British Columbia

Advocate says B.C.'s nursing home policies are too old

After a two-year investigation into long-term senior care homes in Ontario showed a startling increase in elder abuse, a seniors advocate says B.C. is no stranger to those kinds of problems.

'The staffing levels and the protocols that worked decades ago are not working now'

Seniors advocate Wanda Morris says policies and regulations in B.C. nursing homes need to change in order to meet the needs of residents with complex cognitive issues. (Christopher Furlong/Getty Images)

A representative of Canada's largest senior advocacy association says British Columbia's elder care system is out of date and isn't able to service the increasing number of people living in long-term care homes.

"It's just heartbreaking," said Wanda Morris, vice-president of advocacy at CARP, formerly known as the Canadian Association of Retired Persons.

"We have a care system that was developed decades ago and yet the population in long-term care has changed so significantly," she said.

Morris's comments come after a year-long investigation by CBC Marketplace revealed a dramatic increase in incidents of abuse inside long-term seniors care homes.

"The staffing levels and the protocols that worked decades ago are not working now," Morris told Lien Yeung, guest host of CBC's B.C. Almanac.

Morris said that in B.C. alone there is a long list of issues in care homes that her organization is working to fix.

Most urgent for Morris is the practice of using antipsychotic medication to "chemically restrain" individuals. 

Staffing issues

She said the practice can be used as a measure to save on staffing costs, but it leads to confusion in some residents and can increase their chance of death by almost 40 per cent.

"It's a lot easier to look after residents with a few staff if the residents are all zonked," said Morris. 

In September of last year, B.C.'s Office of the Seniors Advocate released a report that examined long-term senior care facilities.

The report — which came after a two-year project involving 22,000 people living in such facilities — made several recommendations, the first of which was an increase in staffing levels.

In terms of resident-on-resident aggression in B.C. care homes, the office released an earlier report that estimated 422 incidents of aggression occurred in 2015, and that 40 per cent of cases involved hitting another resident.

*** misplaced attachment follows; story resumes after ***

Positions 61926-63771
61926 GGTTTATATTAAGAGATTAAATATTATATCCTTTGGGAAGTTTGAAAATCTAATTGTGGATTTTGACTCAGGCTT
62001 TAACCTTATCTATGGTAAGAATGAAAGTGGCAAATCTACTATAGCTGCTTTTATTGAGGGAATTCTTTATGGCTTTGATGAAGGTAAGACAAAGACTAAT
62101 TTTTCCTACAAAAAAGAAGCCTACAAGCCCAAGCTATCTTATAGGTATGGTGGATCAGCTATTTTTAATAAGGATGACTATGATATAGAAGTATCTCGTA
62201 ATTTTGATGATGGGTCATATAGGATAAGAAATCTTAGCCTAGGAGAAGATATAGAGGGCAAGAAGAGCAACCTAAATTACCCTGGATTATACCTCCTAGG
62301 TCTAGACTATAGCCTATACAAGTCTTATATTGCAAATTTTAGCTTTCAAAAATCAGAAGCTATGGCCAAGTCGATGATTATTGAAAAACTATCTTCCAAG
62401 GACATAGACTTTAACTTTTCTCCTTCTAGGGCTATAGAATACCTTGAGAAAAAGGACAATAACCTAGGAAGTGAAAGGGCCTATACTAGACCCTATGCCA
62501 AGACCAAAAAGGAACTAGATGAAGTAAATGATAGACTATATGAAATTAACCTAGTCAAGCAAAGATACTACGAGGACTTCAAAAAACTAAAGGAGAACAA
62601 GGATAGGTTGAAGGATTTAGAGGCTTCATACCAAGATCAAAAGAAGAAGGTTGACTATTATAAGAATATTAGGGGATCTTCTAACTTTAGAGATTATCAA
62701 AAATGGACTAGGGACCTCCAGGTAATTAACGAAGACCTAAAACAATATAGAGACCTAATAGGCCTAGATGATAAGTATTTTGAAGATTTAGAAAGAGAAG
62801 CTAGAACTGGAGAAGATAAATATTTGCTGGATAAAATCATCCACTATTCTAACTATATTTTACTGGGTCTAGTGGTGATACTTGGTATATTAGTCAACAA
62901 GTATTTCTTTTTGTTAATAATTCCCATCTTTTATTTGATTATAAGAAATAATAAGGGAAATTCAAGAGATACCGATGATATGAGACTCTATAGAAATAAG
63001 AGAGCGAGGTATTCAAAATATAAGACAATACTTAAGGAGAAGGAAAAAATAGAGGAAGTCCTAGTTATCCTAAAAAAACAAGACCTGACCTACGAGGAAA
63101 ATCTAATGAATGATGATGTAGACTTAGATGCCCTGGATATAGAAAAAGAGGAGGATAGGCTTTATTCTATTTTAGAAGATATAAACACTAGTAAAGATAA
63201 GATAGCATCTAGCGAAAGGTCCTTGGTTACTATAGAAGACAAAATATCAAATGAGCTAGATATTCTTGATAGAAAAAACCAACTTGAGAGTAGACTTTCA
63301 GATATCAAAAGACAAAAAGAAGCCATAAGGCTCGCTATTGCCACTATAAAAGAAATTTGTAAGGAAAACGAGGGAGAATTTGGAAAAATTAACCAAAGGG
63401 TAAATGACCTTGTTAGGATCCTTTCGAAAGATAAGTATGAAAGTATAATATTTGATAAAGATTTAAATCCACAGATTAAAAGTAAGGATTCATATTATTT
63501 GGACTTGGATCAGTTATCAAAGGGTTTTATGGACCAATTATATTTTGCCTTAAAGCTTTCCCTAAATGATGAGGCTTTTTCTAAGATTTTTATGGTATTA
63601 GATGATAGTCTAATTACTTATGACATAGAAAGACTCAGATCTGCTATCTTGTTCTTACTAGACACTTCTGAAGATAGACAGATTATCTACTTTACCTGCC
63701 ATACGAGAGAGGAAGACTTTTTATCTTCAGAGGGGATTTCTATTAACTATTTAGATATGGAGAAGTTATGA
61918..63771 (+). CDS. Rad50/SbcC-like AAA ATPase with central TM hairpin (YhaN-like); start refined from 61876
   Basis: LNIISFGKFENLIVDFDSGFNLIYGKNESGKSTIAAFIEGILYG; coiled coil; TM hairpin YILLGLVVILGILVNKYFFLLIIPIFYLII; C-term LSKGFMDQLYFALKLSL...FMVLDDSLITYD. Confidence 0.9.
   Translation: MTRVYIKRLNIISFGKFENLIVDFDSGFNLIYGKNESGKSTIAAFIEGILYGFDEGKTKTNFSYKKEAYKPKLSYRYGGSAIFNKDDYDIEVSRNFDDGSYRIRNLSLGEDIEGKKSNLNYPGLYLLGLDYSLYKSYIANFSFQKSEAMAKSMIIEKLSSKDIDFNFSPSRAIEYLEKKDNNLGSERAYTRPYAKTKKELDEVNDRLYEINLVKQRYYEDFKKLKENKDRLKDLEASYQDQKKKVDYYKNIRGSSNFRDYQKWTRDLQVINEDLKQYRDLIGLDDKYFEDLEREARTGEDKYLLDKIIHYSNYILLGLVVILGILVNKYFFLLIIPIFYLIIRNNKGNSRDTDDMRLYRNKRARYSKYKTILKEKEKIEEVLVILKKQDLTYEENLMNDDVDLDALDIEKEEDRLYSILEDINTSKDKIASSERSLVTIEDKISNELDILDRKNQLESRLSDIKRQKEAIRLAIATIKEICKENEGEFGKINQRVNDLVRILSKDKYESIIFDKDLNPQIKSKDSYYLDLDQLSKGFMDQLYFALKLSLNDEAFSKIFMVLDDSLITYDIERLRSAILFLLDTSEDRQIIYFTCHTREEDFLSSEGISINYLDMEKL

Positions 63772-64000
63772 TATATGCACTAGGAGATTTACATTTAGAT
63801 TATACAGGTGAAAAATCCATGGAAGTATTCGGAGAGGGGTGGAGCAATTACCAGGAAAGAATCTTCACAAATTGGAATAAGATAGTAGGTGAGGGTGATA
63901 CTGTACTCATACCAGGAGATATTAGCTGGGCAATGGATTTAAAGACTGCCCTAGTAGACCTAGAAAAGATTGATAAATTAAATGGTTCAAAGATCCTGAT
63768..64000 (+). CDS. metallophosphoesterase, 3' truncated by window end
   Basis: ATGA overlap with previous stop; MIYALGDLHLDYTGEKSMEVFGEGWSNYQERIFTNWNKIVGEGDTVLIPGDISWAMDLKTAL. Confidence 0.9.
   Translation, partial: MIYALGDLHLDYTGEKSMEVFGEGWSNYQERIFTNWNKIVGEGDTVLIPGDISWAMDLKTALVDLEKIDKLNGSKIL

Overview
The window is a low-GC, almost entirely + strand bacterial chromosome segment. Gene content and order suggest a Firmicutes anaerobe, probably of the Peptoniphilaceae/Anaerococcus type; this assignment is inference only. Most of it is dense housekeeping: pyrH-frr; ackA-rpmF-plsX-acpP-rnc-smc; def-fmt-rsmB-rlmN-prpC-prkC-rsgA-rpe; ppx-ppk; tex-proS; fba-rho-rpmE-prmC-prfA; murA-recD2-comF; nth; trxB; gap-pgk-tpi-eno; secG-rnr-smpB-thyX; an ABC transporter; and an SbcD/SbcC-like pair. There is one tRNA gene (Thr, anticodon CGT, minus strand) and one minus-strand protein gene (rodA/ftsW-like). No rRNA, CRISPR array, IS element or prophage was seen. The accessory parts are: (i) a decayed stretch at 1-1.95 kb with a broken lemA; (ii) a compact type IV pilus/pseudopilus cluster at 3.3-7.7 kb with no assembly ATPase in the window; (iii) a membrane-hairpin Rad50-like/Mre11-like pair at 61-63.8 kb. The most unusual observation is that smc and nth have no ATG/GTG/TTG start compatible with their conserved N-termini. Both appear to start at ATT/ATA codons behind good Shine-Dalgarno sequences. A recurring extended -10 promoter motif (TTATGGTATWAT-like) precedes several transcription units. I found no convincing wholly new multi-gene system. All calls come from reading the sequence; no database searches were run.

That report recommended that resident-on-resident aggression be defined and tracked the same way across all residential care facilities and at a provincial level.

Jane Meadus, a staff lawyer with the Advocacy Centre for the Elderly, said her organization has heard numerous stories of residents being illegally detained, left in bed for days, living in unsanitary conditions, or assaulted.

"There's nothing worse than getting a call from a family member, telling you how they walked into a room and found their family member being assaulted," said Meadus.

"We have people crying on the phone every day."

Morris said B.C. struggles with two issues, one being that there are no regulations outlining mandatory minimum staffing levels in care homes.

The second issue is that there is an increasing number of residents with complex needs.

She said these cases of aggression highlight the need for staff to go through behaviour support training so they are better equipped to serve residents.

"Often when a resident is acting out, it's some unmet need they are trying to get addressed," said Morris. "If they don't get it addressed they'll often act inappropriately or even aggressively."

Morris added that while behavioural support training is critical for care workers, there are no mandatory training requirements for staff in B.C.

With files from B.C. Almanac

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